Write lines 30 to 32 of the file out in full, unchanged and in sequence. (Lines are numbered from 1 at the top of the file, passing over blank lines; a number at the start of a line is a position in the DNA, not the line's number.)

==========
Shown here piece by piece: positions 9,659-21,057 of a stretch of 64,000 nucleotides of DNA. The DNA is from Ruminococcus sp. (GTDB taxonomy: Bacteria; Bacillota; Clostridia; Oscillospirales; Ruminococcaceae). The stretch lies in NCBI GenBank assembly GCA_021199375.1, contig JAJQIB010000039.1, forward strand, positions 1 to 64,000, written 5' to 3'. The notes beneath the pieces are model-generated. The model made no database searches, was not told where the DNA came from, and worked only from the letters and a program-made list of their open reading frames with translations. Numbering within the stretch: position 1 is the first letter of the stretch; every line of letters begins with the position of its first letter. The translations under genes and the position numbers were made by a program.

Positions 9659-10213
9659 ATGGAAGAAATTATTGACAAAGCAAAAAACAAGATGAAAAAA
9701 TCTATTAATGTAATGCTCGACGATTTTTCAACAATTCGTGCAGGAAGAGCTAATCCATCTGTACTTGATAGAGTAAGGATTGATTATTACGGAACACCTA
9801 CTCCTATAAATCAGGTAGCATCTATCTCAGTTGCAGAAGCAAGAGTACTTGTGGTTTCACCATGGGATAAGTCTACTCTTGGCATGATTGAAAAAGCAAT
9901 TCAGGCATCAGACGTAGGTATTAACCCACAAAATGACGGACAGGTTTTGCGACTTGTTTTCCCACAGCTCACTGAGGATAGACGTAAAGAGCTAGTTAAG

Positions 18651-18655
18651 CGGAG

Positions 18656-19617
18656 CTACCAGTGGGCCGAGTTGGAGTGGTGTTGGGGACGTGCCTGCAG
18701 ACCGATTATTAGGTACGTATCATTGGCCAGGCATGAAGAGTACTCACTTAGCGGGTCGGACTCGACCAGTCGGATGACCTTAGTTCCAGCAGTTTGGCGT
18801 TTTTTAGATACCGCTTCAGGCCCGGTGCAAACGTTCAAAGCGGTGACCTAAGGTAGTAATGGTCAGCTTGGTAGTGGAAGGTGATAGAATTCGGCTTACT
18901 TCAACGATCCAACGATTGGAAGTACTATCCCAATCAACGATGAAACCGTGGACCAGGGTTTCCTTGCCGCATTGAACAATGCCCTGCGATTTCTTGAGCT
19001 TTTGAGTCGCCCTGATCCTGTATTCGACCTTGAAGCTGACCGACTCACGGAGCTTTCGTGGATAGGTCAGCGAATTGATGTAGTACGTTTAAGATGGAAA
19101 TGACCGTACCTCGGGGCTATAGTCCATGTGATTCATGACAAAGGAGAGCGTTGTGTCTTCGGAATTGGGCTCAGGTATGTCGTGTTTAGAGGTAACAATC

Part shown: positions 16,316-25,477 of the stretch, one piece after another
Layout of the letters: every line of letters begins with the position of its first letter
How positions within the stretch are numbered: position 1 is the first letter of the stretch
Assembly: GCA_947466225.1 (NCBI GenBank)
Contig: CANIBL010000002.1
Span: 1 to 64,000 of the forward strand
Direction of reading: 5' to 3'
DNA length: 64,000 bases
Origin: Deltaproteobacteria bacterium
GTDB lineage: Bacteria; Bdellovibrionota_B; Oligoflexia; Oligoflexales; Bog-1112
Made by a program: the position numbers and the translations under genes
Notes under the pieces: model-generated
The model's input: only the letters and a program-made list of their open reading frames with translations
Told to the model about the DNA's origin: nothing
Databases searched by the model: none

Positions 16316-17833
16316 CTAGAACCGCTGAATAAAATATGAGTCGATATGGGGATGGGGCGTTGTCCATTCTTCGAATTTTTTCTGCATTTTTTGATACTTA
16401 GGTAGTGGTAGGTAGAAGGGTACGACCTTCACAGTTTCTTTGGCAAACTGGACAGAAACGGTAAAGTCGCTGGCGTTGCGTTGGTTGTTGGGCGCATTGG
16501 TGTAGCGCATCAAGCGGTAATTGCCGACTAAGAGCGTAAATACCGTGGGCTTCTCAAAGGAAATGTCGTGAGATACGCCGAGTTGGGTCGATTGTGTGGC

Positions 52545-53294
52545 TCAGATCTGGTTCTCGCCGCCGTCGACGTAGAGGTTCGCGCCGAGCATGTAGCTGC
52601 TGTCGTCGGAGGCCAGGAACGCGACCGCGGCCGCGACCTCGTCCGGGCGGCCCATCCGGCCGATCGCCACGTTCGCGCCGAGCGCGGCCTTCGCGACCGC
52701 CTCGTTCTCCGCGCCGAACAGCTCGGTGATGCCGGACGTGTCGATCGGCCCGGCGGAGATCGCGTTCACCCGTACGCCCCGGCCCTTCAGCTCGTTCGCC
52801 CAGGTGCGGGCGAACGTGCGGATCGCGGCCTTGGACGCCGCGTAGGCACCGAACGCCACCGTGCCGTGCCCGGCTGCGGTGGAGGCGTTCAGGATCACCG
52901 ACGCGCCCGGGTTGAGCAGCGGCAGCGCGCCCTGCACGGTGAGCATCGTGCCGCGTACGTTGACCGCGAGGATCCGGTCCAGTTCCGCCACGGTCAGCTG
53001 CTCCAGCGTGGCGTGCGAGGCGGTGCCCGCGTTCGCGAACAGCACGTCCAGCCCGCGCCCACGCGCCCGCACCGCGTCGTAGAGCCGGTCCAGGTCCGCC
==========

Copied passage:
Databases searched by the model: none

Positions 16316-17833
16316 CTAGAACCGCTGAATAAAATATGAGTCGATATGGGGATGGGGCGTTGTCCATTCTTCGAATTTTTTCTGCATTTTTTGATACTTA